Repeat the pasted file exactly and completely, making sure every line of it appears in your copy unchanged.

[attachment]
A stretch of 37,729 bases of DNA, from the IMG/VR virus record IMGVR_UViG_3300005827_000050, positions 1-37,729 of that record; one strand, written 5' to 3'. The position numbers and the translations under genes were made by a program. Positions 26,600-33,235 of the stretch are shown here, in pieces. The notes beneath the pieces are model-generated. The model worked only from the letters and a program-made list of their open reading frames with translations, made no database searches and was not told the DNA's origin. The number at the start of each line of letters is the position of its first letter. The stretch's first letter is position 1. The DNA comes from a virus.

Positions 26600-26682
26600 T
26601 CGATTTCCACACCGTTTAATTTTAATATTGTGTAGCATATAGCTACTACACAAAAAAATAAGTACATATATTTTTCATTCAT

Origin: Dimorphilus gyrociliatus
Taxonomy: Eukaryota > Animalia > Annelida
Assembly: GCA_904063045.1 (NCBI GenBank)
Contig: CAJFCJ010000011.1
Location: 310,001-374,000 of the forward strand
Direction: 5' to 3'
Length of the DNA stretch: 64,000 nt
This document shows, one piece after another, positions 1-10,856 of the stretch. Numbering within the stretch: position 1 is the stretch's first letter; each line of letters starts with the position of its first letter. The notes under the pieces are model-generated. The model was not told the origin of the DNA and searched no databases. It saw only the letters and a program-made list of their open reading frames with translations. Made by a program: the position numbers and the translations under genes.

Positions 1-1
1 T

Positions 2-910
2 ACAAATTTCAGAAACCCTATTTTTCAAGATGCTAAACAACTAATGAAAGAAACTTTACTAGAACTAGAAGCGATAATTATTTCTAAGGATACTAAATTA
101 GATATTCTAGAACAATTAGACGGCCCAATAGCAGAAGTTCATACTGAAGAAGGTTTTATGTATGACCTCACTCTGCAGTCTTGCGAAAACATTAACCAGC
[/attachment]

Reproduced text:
A stretch of 37,729 bases of DNA, from the IMG/VR virus record IMGVR_UViG_3300005827_000050, positions 1-37,729 of that record; one strand, written 5' to 3'. The position numbers and the translations under genes were made by a program. Positions 26,600-33,235 of the stretch are shown here, in pieces. The notes beneath the pieces are model-generated. The model worked only from the letters and a program-made list of their open reading frames with translations, made no database searches and was not told the DNA's origin. The number at the start of each line of letters is the position of its first letter. The stretch's first letter is position 1. The DNA comes from a virus.

Positions 26600-26682
26600 T
26601 CGATTTCCACACCGTTTAATTTTAATATTGTGTAGCATATAGCTACTACACAAAAAAATAAGTACATATATTTTTCATTCAT

Origin: Dimorphilus gyrociliatus
Taxonomy: Eukaryota > Animalia > Annelida
Assembly: GCA_904063045.1 (NCBI GenBank)
Contig: CAJFCJ010000011.1
Location: 310,001-374,000 of the forward strand
Direction: 5' to 3'
Length of the DNA stretch: 64,000 nt
This document shows, one piece after another, positions 1-10,856 of the stretch. Numbering within the stretch: position 1 is the stretch's first letter; each line of letters starts with the position of its first letter. The notes under the pieces are model-generated. The model was not told the origin of the DNA and searched no databases. It saw only the letters and a program-made list of their open reading frames with translations. Made by a program: the position numbers and the translations under genes.

Positions 1-1
1 T

Positions 2-910
2 ACAAATTTCAGAAACCCTATTTTTCAAGATGCTAAACAACTAATGAAAGAAACTTTACTAGAACTAGAAGCGATAATTATTTCTAAGGATACTAAATTA
101 GATATTCTAGAACAATTAGACGGCCCAATAGCAGAAGTTCATACTGAAGAAGGTTTTATGTATGACCTCACTCTGCAGTCTTGCGAAAACATTAACCAGC